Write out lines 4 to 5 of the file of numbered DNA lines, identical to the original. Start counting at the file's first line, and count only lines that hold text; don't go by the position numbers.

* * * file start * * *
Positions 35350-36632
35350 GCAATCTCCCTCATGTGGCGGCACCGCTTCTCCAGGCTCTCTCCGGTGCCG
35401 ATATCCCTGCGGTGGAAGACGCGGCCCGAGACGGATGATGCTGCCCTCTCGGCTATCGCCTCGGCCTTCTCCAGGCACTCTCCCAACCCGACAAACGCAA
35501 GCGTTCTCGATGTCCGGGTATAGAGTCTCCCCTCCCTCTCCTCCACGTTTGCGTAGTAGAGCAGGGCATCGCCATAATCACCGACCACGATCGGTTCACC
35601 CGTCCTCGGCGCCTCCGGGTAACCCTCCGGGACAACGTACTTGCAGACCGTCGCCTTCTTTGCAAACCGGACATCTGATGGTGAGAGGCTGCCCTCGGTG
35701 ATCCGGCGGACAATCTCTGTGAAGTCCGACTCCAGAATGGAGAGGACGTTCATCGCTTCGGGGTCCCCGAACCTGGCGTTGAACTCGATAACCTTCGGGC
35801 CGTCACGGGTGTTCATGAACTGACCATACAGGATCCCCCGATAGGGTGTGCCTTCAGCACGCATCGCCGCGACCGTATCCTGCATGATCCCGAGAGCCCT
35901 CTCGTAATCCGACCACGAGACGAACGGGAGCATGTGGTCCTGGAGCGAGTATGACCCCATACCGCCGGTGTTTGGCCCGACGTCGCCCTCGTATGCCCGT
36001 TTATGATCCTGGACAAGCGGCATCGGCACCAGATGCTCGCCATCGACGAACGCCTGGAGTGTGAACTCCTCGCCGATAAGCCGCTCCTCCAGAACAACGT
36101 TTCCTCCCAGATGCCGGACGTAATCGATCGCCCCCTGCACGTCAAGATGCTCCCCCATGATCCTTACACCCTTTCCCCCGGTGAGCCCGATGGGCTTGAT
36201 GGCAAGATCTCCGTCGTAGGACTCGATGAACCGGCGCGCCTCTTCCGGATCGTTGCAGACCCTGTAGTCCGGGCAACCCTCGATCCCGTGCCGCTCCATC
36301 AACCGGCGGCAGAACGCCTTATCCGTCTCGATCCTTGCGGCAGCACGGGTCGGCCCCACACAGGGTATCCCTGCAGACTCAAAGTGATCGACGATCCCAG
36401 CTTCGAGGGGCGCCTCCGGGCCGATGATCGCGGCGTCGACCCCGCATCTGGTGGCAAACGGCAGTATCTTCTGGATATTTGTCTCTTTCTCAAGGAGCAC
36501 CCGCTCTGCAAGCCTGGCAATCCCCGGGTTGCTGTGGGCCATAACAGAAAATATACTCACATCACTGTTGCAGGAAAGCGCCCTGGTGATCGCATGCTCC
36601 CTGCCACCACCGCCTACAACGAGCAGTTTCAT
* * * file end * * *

35501 GCGTTCTCGATGTCCGGGTATAGAGTCTCCCCTCCCTCTCCTCCACGTTTGCGTAGTAGAGCAGGGCATCGCCATAATCACCGACCACGATCGGTTCACC
35601 CGTCCTCGGCGCCTCCGGGTAACCCTCCGGGACAACGTACTTGCAGACCGTCGCCTTCTTTGCAAACCGGACATCTGATGGTGAGAGGCTGCCCTCGGTG